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On Jesus’ passion and discipleship

Gospel Reading: Mt 16:21-27
Jesus began to show his disciples that he must go to Jerusalem and suffer greatly from the elders, the chief priests, and the scribes, and be killed and on the third day be raised. Then Peter took him aside and began to rebuke him, “God forbid, Lord! No such thing shall ever happen to you.” He turned and said to Peter, “Get behind me, Satan! You are an obstacle to me. You are thinking not as God does, but as human beings do.”

Then Jesus said to his disciples, “Whoever wishes to come after me must deny himself, take up his cross, and follow me. For whoever wishes to save his life will lose it, but whoever loses his life for my sake will find it. What profit would there be for one to gain the whole world and forfeit his life? Or what can one give in exchange for his life? For the Son of Man will come with his angels in his Father’s glory, and then he will repay everyone according to his conduct.

To carry the cross freely
Invited to be God’s prophet, Jeremiah demurred, pointing to his young age and lack of experience, especially in public speaking. God, however, assured Jeremiah of his unfailing help, touching his mouth and promising him that he would be given the words to speak at the proper time. The reluctant prophet was tasked to preach to his countrymen regarding the impending destruction of Judah and Jerusalem brought about by their many sins and their worship of false gods.

Jeremiah’s deep and abiding concern for the people of Judah and Jerusalem is met with ridicule and scorn. The prophet now cries out to God, claiming that he has become the laughingstock of many people and is even threatened with death.

Worst of all, his situation has become intolerable since Jeremiah feels that the word of God has chained him. He cannot forget the Lord and he cannot refrain from speaking in his name. God’s message has become like a fire burning in his heart.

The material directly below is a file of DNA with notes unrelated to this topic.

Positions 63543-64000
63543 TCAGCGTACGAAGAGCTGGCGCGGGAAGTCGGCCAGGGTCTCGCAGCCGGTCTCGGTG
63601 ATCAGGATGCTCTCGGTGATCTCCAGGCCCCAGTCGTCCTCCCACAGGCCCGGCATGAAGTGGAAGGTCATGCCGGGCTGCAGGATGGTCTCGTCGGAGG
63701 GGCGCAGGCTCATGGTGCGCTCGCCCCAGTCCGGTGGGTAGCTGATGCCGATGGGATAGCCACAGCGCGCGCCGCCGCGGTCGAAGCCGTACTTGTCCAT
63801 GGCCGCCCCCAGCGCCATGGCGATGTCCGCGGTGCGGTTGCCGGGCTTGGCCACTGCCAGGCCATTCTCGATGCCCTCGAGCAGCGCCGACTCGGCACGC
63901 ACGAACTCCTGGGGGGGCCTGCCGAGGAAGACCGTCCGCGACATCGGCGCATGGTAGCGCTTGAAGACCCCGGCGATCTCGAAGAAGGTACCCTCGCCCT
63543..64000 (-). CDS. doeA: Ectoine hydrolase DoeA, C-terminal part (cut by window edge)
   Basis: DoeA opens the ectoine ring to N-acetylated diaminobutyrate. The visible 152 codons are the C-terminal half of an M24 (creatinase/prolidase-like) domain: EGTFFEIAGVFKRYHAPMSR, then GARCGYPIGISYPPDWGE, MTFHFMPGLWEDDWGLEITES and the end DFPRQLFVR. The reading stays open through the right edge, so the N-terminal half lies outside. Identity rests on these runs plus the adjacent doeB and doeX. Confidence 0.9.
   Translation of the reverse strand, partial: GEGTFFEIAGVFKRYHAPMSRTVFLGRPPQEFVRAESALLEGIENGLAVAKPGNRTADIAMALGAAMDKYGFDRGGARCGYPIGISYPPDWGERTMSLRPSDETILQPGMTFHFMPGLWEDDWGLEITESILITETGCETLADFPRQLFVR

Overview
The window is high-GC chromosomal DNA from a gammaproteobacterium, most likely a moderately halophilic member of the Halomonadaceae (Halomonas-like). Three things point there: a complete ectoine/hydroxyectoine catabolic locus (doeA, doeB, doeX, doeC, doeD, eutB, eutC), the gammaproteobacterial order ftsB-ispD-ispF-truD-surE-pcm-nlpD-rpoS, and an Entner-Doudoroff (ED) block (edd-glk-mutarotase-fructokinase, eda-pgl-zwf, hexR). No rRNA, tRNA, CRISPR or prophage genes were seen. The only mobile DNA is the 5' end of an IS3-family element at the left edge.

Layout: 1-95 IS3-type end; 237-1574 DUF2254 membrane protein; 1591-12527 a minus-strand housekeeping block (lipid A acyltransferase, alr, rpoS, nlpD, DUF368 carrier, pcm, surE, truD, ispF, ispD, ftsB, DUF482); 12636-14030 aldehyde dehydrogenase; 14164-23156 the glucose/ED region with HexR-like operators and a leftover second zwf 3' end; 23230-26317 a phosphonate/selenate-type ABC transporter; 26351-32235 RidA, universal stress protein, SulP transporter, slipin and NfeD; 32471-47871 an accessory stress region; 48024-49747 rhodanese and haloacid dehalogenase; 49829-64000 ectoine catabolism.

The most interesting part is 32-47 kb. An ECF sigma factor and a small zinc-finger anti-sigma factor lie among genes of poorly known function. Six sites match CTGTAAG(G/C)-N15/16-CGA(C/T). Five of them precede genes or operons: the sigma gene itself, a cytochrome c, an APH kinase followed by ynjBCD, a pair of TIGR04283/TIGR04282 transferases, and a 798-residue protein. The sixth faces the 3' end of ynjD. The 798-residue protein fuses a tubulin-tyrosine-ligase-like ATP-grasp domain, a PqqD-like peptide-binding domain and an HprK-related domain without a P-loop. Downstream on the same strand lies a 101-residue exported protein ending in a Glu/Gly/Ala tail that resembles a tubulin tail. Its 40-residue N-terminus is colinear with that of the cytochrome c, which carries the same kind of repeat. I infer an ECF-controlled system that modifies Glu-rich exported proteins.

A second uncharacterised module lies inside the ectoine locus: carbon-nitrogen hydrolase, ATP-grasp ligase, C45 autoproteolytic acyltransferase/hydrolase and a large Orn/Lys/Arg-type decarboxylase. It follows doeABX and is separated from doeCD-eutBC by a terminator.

While Jeremiah pictures a prophet bound by God’s word, Jesus in the Gospel is the image of God’s servant who freely accepts his impending passion, death, and resurrection. Jesus will thrice prophesy his paschal mystery. When he first makes this prophecy to his disciples, Peter remonstrates and warns Jesus against such end: “God forbid, Lord! No such thing shall ever happen to you” (v 22).

Earlier, Jesus asked his disciples, “Who do people say that the Son of Man is? (Mt 16:13). Jesus appreciated Peter’s answer and even commended him, reminding him that such answer actually came from the heavenly Father.

In the Gospel, after Peter glorifies Jesus as the Christ, Son of the living God, the Apostle turns into a devil.

Jesus calls him a stumbling block because in Peter’s design to shield Jesus from any form of suffering, Peter is unknowingly impeding God’s plan.

Peter operates on a very human way in trying to protect Jesus from danger and harm. Peter and the other disciples get the surprise of their life when Jesus speaks beyond preserving one’s life in this world. While the Apostles dream of a political Messiah or a military liberator, Jesus speaks to them of the cross that he is about to carry. Jesus tells them that the very symbol of sinfulness, shame, and dishonor will now be their badge of glory. And if they wish to follow him, the Apostles have to think according to God’s way. The Apostles therefore need to carry their own cross as well.

As we pursue God’s Word, it shall pursue us as well like what it did to Jeremiah. We also count on God’s unfailing help as we prophesy in God’s name. May we heed Jesus’ summon to us to carry our cross as we strive to become his followers.

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SOURCE: “365 Days with the Lord,” ST PAULS, 7708 St. Paul Rd., SAV, Makati City (Phils.); Tel.: 895-9701; Fax 895-7328; E-mail: publishing@stpauls.ph; Website: http://www.stpauls.ph.